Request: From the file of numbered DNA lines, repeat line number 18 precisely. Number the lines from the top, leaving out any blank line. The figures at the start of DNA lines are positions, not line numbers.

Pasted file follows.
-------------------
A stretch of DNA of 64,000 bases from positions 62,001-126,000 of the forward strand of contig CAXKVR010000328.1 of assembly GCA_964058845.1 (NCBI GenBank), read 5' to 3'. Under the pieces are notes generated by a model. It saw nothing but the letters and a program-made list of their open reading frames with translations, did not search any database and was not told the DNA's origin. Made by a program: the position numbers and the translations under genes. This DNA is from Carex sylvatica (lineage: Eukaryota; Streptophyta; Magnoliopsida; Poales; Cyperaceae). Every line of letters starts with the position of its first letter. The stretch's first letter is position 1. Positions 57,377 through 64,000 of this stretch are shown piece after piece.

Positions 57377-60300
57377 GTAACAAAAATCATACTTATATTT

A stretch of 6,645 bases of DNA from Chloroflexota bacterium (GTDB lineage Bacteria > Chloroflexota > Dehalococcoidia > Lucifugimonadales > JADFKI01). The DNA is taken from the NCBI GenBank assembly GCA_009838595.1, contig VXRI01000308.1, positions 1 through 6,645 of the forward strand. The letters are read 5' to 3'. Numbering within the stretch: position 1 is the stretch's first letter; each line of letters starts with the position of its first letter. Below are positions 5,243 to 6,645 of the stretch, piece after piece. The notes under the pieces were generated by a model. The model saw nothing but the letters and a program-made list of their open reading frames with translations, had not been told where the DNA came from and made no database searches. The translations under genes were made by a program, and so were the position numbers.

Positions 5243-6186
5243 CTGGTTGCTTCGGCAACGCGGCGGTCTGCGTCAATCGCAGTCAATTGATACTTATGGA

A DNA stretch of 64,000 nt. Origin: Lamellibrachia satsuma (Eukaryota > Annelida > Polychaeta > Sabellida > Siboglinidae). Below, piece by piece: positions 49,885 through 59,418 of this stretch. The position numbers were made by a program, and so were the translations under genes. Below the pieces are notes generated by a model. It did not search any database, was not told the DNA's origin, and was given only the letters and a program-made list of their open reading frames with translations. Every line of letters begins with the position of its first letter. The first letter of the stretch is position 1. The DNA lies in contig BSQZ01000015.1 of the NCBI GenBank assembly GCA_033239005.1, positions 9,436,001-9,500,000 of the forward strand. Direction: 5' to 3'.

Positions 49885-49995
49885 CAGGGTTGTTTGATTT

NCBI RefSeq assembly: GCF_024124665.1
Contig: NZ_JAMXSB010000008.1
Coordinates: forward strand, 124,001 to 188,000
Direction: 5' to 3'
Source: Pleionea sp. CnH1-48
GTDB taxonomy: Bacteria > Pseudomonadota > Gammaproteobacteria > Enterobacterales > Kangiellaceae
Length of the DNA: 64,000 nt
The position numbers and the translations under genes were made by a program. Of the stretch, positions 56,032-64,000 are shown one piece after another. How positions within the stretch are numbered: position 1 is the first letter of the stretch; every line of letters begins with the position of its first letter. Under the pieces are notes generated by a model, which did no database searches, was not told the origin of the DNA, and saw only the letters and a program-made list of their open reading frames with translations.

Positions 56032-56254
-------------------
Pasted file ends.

Positions 56032-56254